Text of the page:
- Explore more great deals on thousands of titles in our Deals in Books store.
Enter your mobile number or email address below and we'll send you a link to download the free Kindle App. Then you can start reading Kindle books on your smartphone, tablet, or computer - no Kindle device required.
To get the free app, enter your mobile phone number.
Persian Girls: A Memoir Paperback – Bargain Price, December 27, 2007
Customers Who Bought This Item Also Bought
Special Offers and Product Promotions
From Publishers Weekly
Copyright © Reed Business Information, a division of Reed Elsevier Inc. All rights reserved. --This text refers to an out of print or unavailable edition of this title.
Top Customer Reviews
I was just mesmerized with the weave of her writings, in "Persian Girls". A fascinating depiction of the life, culture and traditions in Iran as she experienced them, and how they related to and affected her family and friends.
I reccomend this book as a good read.
Thank you Nahid Rachlin...
If I am at all disappointed with this book it is because of the emphasis Rachlin places on arranged marriages as the cause of unhappiness in women in the culture she was born into. Rachlin's sister was in an abusive arranged marriage as were other women in her family. I know some couples who are in very happy arranged marriages and I know a lot of women who are very unhappy in marriages of their own making. The divorce rate in the United States certainly attests to that.
No, I would not have liked my life and/or marriage determined for me. And I value the ability to chart my own course. But Rachlin goes too far I believe when she seemingly equates arranged marriages with unhappiness and abuse.
But overwhelmingly, this is a very interesting, and although somewhat sad, nonetheless a charming book.
The book tells pretty much her whole life story of repression and censorship and fear in Iran. She was able to convince her father to let her come to America for college, so she didn't have to go into a forced marriage. Almost all of her loved ones were still in Iran, and suffered the horrors of Khomeini (almost exactly like the Taliban) and the devastation of the Iran-Iraq War.
I give this book a strong 3.5 stars. I couldn't quite go up to 4 stars only because she seems so emotionally detached from the events of her own life. It's almost as if she watched it happen from a distance rather than experiencing it. I kept wondering if perhaps the early trauma in her life taught her to protect herself by not feeling too deeply. Or maybe she feels it and can't translate that feeling into her writing. Well worth reading, nonetheless.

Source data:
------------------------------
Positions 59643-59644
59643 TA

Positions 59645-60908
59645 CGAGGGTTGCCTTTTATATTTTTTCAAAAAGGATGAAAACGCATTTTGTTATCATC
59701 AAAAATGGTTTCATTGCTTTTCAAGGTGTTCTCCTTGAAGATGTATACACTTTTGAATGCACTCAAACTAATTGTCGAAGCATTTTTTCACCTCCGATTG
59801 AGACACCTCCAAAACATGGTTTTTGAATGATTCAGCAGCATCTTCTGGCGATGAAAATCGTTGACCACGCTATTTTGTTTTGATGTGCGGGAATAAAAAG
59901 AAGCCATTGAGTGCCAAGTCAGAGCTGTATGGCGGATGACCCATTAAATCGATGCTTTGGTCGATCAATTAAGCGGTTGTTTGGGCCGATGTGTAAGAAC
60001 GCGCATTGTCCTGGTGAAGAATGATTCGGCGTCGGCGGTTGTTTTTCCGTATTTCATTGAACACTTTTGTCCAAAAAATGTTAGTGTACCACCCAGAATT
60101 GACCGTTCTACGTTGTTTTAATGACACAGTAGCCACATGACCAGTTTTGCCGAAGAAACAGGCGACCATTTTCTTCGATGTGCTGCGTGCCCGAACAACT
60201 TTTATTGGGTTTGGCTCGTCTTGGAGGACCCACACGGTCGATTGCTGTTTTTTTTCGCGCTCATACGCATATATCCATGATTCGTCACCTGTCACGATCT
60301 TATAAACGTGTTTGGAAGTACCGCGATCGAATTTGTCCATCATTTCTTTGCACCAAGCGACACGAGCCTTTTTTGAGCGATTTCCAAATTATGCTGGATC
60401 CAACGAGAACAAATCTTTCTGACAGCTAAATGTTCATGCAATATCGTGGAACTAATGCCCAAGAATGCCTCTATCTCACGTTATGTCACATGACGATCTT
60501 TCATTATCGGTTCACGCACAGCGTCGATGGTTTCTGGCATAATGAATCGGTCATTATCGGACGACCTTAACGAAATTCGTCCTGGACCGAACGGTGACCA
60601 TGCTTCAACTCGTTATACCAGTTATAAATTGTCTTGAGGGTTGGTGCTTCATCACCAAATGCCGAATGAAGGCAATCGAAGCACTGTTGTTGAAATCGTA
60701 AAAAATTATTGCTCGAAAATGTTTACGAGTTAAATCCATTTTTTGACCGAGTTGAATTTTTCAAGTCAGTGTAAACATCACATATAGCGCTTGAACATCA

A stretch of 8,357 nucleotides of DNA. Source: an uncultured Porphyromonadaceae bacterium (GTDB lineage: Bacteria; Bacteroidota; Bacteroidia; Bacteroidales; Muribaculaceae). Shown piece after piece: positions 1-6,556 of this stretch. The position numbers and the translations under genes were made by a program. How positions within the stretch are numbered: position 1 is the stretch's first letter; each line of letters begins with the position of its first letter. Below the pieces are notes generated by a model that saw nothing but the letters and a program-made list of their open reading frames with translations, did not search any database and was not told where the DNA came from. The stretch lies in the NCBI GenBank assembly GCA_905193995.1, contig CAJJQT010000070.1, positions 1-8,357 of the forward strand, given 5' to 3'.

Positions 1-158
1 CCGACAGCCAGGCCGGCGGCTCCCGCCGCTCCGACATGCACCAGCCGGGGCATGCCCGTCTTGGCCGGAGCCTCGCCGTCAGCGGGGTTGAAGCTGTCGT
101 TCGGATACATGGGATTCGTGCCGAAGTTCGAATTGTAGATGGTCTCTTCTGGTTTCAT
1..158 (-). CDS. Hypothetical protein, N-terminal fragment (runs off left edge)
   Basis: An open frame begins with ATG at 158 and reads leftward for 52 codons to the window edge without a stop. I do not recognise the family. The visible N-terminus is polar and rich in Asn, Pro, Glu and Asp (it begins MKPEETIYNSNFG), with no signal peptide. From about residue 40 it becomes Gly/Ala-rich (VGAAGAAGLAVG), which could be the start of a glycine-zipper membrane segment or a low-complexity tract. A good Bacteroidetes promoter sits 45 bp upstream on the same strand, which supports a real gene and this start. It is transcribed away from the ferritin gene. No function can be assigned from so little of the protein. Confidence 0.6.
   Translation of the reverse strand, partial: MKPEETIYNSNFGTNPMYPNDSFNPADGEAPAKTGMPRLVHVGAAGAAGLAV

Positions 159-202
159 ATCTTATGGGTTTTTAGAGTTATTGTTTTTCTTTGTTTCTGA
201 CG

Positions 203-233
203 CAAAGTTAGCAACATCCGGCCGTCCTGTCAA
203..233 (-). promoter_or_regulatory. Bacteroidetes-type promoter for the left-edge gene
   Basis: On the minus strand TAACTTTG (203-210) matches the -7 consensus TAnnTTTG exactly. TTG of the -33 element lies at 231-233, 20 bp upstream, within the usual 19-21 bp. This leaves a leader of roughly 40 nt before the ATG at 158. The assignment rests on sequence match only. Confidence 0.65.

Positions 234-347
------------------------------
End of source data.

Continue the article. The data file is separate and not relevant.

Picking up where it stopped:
Most Recent Customer Reviews
Rachlin captures the overwhelming power of personal bonds, not as any romanticization of love, family or nation, but as tenderness for the reality of fragile bonds and fleeting... Read morePublished 9 months ago by Brian Griffith
I'm reading such an awesome book, a memoir, "Persian Girls," by Nahid Rachlin. I can't put the book down! Read morePublished 12 months ago by Amazon Customer
I have read and loved other books of Rachlin's and am drawn to her themes - identity and belonging, the contrast of cultures between the US and Iran, and the role of women - and... Read morePublished 15 months ago by Celine Keating, author of novels LAYLA and PLAY for ME
Understates the submission required of women by men in Muslim society-from what I have read in similar books. Would like a firmer ending.
Could use much more dialogue. Read more
The book so mild and slow, the author really didn't delve deep enough into the issues she mentioned..it was kind of boring to be honest. Read morePublished 20 months ago by Chafica
Beautifully written and incredibly touching ... brings up cultural issues, such as the origins of independence and family devotion/responsibility - and the conflict between the two... Read morePublished 22 months ago by Amanda
I choose this book for my Book Club. Every body said that they really appreciated and enjoined this book and I have to say I absolutely loved it. Read morePublished on April 5, 2014 by mandana rezaee